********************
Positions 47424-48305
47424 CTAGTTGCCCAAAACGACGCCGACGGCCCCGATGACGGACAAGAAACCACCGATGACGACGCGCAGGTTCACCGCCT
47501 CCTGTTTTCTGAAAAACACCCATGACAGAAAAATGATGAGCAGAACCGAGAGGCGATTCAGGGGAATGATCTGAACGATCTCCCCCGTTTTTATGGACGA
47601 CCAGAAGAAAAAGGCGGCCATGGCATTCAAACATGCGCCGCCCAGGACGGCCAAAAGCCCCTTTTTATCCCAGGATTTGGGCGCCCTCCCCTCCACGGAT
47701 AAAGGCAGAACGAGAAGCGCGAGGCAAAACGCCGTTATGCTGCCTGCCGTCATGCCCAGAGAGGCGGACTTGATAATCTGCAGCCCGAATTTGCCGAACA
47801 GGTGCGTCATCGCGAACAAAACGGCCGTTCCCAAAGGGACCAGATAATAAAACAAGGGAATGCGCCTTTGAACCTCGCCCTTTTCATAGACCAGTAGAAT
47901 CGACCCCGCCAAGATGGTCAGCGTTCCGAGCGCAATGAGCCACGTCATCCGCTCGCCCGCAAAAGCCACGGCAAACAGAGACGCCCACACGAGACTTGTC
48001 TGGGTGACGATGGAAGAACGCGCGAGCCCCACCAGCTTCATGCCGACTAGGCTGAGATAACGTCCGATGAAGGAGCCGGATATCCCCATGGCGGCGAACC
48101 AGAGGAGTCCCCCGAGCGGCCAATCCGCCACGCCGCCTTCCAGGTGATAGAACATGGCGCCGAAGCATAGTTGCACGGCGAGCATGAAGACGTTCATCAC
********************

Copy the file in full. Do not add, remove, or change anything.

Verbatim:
Positions 47424-48305
47424 CTAGTTGCCCAAAACGACGCCGACGGCCCCGATGACGGACAAGAAACCACCGATGACGACGCGCAGGTTCACCGCCT
47501 CCTGTTTTCTGAAAAACACCCATGACAGAAAAATGATGAGCAGAACCGAGAGGCGATTCAGGGGAATGATCTGAACGATCTCCCCCGTTTTTATGGACGA
47601 CCAGAAGAAAAAGGCGGCCATGGCATTCAAACATGCGCCGCCCAGGACGGCCAAAAGCCCCTTTTTATCCCAGGATTTGGGCGCCCTCCCCTCCACGGAT
47701 AAAGGCAGAACGAGAAGCGCGAGGCAAAACGCCGTTATGCTGCCTGCCGTCATGCCCAGAGAGGCGGACTTGATAATCTGCAGCCCGAATTTGCCGAACA
47801 GGTGCGTCATCGCGAACAAAACGGCCGTTCCCAAAGGGACCAGATAATAAAACAAGGGAATGCGCCTTTGAACCTCGCCCTTTTCATAGACCAGTAGAAT
47901 CGACCCCGCCAAGATGGTCAGCGTTCCGAGCGCAATGAGCCACGTCATCCGCTCGCCCGCAAAAGCCACGGCAAACAGAGACGCCCACACGAGACTTGTC
48001 TGGGTGACGATGGAAGAACGCGCGAGCCCCACCAGCTTCATGCCGACTAGGCTGAGATAACGTCCGATGAAGGAGCCGGATATCCCCATGGCGGCGAACC
48101 AGAGGAGTCCCCCGAGCGGCCAATCCGCCACGCCGCCTTCCAGGTGATAGAACATGGCGCCGAAGCATAGTTGCACGGCGAGCATGAAGACGTTCATCAC